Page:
From Furniture Shop Sales assistant to Limpopo celebrated sheep and goat breeder

EDUCATION NATIONAL NEWS

By Staff Reporter 

MAKHADO-Emmanuel Mudau, 38, from Ha-Ravele village near Makhado in Venda, is a testament to the power of determination and self-education.

Born into abject poverty and raised by a single father, Mudau has transformed his life from being a furniture shop sales representative to a celebrated goat and sheep breeder.

Mudau’s farming journey began in 2009 when he used his pension money to buy three goats from a local man after resigning from his job. “Then in 2010 I bought 10 Damara sheep, a Namibian breed, with money I got from selling the goats. I continued farming from my backyard,” Mudau recalls. His initial customers were local people seeking livestock for traditional ceremonies.

In 2015, Mudau registered Matuba Farming Project, which now employs full-time workers. He has developed his own breed, Matuba genetics, a mix of Dorper, Van Rooy, and Pedi sheep breeds. “Farming is very effective in fighting poverty and hunger. I was born from a destitute family in Tshiozwi. Things were tough and I used to go to bed on an empty stomach,” he said.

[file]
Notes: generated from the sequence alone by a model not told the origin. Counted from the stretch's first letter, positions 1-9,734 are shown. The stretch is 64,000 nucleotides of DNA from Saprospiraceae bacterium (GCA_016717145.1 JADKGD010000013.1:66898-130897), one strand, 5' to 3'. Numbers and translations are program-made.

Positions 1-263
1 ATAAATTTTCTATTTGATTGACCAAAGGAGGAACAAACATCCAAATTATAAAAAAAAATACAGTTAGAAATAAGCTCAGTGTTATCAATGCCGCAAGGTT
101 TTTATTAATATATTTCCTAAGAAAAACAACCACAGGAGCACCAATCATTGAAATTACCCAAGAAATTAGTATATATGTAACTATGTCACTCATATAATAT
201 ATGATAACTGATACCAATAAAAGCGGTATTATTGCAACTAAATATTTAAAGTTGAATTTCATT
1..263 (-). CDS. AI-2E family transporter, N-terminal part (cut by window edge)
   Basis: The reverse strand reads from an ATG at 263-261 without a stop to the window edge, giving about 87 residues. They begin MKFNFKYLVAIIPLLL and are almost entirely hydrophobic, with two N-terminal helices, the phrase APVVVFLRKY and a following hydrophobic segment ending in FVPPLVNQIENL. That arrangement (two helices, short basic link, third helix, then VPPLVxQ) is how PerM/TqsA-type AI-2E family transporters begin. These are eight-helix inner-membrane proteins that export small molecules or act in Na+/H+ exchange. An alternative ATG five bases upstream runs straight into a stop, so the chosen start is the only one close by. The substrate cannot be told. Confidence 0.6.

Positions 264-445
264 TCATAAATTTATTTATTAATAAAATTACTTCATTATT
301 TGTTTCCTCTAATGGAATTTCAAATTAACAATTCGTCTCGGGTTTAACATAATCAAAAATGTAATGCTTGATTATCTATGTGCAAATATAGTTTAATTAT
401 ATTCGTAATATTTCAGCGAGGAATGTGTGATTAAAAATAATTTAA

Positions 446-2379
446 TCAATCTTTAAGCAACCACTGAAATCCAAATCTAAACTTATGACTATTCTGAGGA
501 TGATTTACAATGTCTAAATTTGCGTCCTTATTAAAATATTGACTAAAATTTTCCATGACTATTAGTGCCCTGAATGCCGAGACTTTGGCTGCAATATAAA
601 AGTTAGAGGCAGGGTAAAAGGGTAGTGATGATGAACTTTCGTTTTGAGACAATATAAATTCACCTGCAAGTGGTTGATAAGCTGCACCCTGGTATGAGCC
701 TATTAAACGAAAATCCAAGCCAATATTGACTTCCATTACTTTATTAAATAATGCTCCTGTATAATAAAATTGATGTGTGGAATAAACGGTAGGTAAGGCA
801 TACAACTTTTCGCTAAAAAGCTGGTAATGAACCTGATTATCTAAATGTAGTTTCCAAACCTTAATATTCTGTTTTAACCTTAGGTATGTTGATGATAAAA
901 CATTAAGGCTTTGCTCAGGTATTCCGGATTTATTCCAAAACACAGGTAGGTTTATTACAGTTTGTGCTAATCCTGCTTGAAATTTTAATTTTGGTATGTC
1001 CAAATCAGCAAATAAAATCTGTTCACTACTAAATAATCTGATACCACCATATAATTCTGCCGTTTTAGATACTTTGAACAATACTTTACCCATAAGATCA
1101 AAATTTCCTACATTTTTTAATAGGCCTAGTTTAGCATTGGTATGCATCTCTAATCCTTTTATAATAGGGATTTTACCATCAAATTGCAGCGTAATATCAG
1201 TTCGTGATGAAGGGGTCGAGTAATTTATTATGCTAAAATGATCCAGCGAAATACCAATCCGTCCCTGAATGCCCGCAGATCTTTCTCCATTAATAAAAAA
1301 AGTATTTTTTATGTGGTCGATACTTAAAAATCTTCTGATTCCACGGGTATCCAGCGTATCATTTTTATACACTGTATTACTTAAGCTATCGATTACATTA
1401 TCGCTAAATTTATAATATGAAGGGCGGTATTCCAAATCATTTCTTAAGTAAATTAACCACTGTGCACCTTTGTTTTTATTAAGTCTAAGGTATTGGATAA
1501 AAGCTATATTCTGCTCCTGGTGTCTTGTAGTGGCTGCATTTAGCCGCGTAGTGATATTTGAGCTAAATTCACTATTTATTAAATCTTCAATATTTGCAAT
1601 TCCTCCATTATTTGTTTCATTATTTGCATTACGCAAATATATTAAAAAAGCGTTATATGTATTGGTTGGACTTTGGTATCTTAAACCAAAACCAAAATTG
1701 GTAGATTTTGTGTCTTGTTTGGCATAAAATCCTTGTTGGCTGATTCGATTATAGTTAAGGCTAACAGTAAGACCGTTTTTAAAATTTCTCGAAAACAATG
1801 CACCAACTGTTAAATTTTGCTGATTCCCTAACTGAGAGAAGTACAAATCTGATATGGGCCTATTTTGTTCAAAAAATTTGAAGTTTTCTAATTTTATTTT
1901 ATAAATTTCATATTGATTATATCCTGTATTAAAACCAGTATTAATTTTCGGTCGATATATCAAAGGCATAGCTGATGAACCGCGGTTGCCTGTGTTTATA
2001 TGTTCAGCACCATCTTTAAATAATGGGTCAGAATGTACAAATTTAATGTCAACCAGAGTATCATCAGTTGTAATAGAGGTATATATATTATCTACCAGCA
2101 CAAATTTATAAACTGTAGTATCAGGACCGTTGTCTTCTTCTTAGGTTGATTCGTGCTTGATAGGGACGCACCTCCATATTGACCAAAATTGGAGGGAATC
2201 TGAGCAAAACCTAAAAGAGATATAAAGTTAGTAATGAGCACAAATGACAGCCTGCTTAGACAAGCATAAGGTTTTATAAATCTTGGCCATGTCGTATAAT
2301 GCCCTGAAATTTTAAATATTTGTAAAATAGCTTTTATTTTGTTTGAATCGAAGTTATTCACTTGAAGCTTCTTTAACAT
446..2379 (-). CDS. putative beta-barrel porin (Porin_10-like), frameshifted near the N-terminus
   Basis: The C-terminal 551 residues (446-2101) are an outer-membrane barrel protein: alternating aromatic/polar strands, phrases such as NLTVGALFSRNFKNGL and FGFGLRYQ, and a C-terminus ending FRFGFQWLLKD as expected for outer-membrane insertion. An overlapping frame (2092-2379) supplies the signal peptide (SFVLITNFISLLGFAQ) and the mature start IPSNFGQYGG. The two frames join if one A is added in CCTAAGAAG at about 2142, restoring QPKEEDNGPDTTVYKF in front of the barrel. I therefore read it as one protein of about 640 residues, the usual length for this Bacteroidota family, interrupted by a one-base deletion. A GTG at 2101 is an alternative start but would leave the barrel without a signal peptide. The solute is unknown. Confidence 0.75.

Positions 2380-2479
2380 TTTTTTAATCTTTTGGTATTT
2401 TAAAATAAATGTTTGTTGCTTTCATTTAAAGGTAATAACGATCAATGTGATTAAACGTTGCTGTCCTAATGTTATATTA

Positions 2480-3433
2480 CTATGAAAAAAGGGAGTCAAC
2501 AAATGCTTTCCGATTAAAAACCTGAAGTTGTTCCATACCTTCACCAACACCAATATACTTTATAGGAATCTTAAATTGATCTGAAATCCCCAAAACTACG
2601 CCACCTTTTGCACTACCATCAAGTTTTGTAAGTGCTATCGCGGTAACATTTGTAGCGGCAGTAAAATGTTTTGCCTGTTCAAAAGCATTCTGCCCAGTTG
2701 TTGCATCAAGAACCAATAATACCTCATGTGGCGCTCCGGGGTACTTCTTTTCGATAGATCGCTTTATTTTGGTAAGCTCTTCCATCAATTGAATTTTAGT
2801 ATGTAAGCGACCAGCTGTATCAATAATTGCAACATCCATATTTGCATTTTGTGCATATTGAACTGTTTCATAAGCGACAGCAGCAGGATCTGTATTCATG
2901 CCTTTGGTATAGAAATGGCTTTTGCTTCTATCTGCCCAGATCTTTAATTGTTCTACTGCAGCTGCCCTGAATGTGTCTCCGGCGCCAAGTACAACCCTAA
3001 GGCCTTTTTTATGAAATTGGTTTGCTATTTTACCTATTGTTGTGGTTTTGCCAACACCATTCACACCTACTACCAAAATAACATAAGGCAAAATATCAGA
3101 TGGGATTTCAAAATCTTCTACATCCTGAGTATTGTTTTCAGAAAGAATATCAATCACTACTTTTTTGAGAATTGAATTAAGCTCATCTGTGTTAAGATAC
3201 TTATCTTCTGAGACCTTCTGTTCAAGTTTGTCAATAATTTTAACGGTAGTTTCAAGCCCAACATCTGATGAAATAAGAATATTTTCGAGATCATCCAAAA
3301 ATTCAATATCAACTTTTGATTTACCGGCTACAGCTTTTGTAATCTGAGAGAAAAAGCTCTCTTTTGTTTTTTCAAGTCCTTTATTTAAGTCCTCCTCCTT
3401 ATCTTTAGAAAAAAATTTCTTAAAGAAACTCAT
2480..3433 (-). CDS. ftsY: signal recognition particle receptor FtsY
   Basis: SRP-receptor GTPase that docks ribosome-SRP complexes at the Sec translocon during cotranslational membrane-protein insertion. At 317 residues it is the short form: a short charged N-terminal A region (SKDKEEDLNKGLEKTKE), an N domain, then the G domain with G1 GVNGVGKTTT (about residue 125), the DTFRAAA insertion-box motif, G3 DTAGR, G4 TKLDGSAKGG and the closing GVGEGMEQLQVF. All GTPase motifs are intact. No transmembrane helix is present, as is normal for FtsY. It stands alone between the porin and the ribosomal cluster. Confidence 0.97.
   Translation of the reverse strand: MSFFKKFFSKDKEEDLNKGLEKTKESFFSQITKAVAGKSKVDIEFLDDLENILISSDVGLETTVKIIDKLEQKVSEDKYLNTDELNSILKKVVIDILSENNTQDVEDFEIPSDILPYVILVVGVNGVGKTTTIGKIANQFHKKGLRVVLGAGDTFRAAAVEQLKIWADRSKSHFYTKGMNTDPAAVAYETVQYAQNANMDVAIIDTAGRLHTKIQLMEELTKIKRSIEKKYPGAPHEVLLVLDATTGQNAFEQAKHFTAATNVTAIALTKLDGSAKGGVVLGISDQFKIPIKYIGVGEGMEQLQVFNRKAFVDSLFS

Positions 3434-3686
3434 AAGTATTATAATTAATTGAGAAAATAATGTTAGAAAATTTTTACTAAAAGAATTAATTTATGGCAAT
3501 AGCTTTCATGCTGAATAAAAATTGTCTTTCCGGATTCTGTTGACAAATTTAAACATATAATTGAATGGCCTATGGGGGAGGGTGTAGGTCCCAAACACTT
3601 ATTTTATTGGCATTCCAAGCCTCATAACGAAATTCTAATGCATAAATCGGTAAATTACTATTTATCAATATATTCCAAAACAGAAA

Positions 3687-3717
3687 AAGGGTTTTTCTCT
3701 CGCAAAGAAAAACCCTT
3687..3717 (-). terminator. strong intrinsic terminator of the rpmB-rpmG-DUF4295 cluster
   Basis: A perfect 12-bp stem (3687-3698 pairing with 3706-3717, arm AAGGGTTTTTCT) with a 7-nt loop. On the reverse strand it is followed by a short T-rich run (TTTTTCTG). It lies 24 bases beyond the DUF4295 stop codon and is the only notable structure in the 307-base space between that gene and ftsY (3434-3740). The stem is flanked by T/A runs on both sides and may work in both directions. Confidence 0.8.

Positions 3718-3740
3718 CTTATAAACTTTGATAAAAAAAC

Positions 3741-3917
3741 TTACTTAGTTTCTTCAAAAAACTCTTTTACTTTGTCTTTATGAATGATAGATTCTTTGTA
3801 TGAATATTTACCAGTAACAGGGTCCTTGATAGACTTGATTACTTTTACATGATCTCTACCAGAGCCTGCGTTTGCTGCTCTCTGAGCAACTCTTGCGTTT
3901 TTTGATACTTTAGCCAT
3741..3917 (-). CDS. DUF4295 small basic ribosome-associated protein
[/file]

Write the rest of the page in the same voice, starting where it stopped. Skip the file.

Mudau’s passion extends beyond farming. Through his Mathuba Genetics training institution, he aims to educate the youth about agriculture. “People love to have animals but don’t know about them. As an experienced farmer with more than 15 years in farming, I am trying to prepare them for challenges that they may come across as emerging farmers,” Mudau says.

Recognizing the need to assist aspiring farmers, Mudau began livestock training in 2020 from his farm in Ha Ravele, a region filled with nutrient-rich bushveld plants. He explains that the local vegetation, such as sweetgrass and sekelbos, provides essential vitamins and minerals for livestock health.

Mudau’s farm has flourished, now home to 60 cattle, 300 goats, and 500 sheep. He specializes in savanna, indigenous, and Boer goats, as well as Bosvelder sheep, selling his livestock at auctions three times a year and occasionally selling meat in the Vhembe district.

His farm also attracts students from across the country, including those from Stellenbosch University, Tshwane University of Technology, and Venda University, who come for practical experience in breeding, animal health, nutrition, and livestock management.

Emmanuel Mudau’s journey from a humble beginning to a successful farmer and educator serves as an inspiring story of resilience and the transformative power of agriculture.

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